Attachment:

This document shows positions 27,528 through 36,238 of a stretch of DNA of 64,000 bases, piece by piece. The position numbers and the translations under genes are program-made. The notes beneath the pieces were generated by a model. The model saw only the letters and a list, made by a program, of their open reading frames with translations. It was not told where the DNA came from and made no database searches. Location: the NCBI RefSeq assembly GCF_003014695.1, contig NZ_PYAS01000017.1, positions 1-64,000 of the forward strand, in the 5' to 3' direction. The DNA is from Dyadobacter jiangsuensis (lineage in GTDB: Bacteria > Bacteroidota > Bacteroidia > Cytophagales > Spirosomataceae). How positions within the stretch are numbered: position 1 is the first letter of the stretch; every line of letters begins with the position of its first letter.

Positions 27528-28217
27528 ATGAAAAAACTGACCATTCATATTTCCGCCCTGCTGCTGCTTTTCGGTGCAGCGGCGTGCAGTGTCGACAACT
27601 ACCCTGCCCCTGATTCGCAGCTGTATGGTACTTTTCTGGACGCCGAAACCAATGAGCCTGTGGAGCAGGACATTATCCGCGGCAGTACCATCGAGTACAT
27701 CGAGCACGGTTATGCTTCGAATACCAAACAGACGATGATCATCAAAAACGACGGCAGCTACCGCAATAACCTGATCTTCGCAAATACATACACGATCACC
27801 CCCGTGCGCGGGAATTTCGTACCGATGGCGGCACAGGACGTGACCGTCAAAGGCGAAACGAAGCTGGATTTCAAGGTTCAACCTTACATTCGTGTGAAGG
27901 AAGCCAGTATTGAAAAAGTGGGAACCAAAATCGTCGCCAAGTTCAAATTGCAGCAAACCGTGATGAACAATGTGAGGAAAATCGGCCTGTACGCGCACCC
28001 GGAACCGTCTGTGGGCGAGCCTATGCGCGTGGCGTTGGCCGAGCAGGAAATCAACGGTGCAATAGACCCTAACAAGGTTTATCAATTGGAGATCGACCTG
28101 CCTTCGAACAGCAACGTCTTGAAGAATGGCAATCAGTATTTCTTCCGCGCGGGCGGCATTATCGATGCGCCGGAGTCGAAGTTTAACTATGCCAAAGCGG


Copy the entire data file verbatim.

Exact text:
This document shows positions 27,528 through 36,238 of a stretch of DNA of 64,000 bases, piece by piece. The position numbers and the translations under genes are program-made. The notes beneath the pieces were generated by a model. The model saw only the letters and a list, made by a program, of their open reading frames with translations. It was not told where the DNA came from and made no database searches. Location: the NCBI RefSeq assembly GCF_003014695.1, contig NZ_PYAS01000017.1, positions 1-64,000 of the forward strand, in the 5' to 3' direction. The DNA is from Dyadobacter jiangsuensis (lineage in GTDB: Bacteria > Bacteroidota > Bacteroidia > Cytophagales > Spirosomataceae). How positions within the stretch are numbered: position 1 is the first letter of the stretch; every line of letters begins with the position of its first letter.

Positions 27528-28217
27528 ATGAAAAAACTGACCATTCATATTTCCGCCCTGCTGCTGCTTTTCGGTGCAGCGGCGTGCAGTGTCGACAACT
27601 ACCCTGCCCCTGATTCGCAGCTGTATGGTACTTTTCTGGACGCCGAAACCAATGAGCCTGTGGAGCAGGACATTATCCGCGGCAGTACCATCGAGTACAT
27701 CGAGCACGGTTATGCTTCGAATACCAAACAGACGATGATCATCAAAAACGACGGCAGCTACCGCAATAACCTGATCTTCGCAAATACATACACGATCACC
27801 CCCGTGCGCGGGAATTTCGTACCGATGGCGGCACAGGACGTGACCGTCAAAGGCGAAACGAAGCTGGATTTCAAGGTTCAACCTTACATTCGTGTGAAGG
27901 AAGCCAGTATTGAAAAAGTGGGAACCAAAATCGTCGCCAAGTTCAAATTGCAGCAAACCGTGATGAACAATGTGAGGAAAATCGGCCTGTACGCGCACCC
28001 GGAACCGTCTGTGGGCGAGCCTATGCGCGTGGCGTTGGCCGAGCAGGAAATCAACGGTGCAATAGACCCTAACAAGGTTTATCAATTGGAGATCGACCTG
28101 CCTTCGAACAGCAACGTCTTGAAGAATGGCAATCAGTATTTCTTCCGCGCGGGCGGCATTATCGATGCGCCGGAGTCGAAGTTTAACTATGCCAAAGCGG